viewPager.setCurrentItem(tab.getPosition());

                switch (tab.getPosition()) {
                    case 0:
                        showToast("One");
                        break;
                    case 1:
                        showToast("Two");
                        ...
                  }
               }

  private void setupViewPager(ViewPager viewPager) {
        ViewPagerAdapter adapter = new ViewPagerAdapter(getSupportFragmentManager());
        adapter.addFrag(new DummyFragment(getResources().getColor(R.color.accent_material_light)), "CAT");
        adapter.addFrag(new DummyFragment(getResources().getColor(R.color.ripple_material_light)), "DOG");
        adapter.addFrag(new DummyFragment(getResources().getColor(R.color.button_material_dark)), "MOUSE");
        viewPager.setAdapter(adapter);
    }
...

The setupViewPager() method simply initializes my Fragment and adds them to the ViewPager.

Nothing out of the ordinary here. The Material Design Tabs post does the same thing, which is why this has minimal explanation. However if you get stuck anywhere, below is a link to the source code (GitHub) which you can refer to 🙂

Dynamic Tab color with Palette API

The color you see the Toolbar + TabLayout take, is picked from the header image. Courtesy of the Palette API.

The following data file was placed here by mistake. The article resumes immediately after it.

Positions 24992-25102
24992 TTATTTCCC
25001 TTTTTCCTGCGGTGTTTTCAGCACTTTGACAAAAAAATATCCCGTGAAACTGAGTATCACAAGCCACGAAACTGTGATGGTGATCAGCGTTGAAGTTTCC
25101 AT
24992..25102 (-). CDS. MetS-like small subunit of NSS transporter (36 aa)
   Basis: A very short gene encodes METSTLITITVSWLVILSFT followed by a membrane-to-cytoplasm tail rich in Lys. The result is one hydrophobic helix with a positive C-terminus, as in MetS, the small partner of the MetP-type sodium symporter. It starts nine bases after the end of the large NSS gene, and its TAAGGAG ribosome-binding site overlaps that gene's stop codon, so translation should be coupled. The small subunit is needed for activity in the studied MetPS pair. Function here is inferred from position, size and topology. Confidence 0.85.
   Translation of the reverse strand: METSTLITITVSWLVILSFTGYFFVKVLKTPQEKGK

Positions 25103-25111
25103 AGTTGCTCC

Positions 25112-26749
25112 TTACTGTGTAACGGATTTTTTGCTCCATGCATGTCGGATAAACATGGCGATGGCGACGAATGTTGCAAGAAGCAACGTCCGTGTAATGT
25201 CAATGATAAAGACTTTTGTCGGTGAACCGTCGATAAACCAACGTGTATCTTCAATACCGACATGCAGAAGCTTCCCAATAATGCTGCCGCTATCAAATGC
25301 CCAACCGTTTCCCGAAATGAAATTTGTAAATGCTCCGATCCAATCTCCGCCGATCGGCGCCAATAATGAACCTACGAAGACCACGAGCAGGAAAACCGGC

Using this, we’ll set colors for the Toolbar, TabLayout and Status Bar. This is easily done by the following code snippet:

Palette.from(bitmap).generate(new Palette.PaletteAsyncListener() {
            @SuppressWarnings("ResourceType")
            @Override
            public void onGenerated(Palette palette) {

                int vibrantColor = palette.getVibrantColor(R.color.primary_500);
                int vibrantDarkColor = palette.getDarkVibrantColor(R.color.primary_700);
                collapsingToolbarLayout.setContentScrimColor(vibrantColor);
                collapsingToolbarLayout.setStatusBarScrimColor(vibrantDarkColor);
            }
        });

Final Output

With everything in place, run your app and scroll down and watch that beautiful parallax scrolling.

parallax scrolling header tab op

Parallax scrolling Tabs output

We have a neat TabLayout that plays nice with our Toolbar. Our header image scrolls nicely and fades into our image’s primary vibrant color.

As you can see this is a neat pattern in use which many of you would have seen. A perfect use case for this would be in apps that have categories (sub divisions) like the Play Store app, and also require a neat header image (Master Detail being the perfect example).

SOURCE CODE:
Find the source code for this project on GitHub.

Alternate Library

If you’re not satisfied with the parallax scrolling the Design Support Library provides, or desire a greater degree of control and flexibility, you can use MaterialViewPager by florent37 on GitHub.

Do share the post if you liked it!

Cheers.

App developer with an eye for design. Loves to create apps with good UI/ UX that doesn’t annoy people. In his spare time, he likes to draw and paint.

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Suleiman

App developer with an eye for design. Loves to create apps with good UI/ UX that doesn't annoy people. In his spare time, he likes to draw and paint.